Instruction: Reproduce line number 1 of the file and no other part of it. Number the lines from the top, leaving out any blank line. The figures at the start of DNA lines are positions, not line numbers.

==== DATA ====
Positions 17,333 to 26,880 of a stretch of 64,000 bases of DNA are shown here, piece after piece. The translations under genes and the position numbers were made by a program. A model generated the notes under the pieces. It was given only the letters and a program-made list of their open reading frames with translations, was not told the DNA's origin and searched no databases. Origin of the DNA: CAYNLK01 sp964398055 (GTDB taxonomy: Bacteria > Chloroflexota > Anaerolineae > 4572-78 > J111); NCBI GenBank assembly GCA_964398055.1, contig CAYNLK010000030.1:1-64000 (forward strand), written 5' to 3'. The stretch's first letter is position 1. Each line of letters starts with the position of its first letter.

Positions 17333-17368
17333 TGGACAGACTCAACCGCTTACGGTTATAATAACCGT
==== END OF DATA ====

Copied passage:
Positions 17,333 to 26,880 of a stretch of 64,000 bases of DNA are shown here, piece after piece. The translations under genes and the position numbers were made by a program. A model generated the notes under the pieces. It was given only the letters and a program-made list of their open reading frames with translations, was not told the DNA's origin and searched no databases. Origin of the DNA: CAYNLK01 sp964398055 (GTDB taxonomy: Bacteria > Chloroflexota > Anaerolineae > 4572-78 > J111); NCBI GenBank assembly GCA_964398055.1, contig CAYNLK010000030.1:1-64000 (forward strand), written 5' to 3'. The stretch's first letter is position 1. Each line of letters starts with the position of its first letter.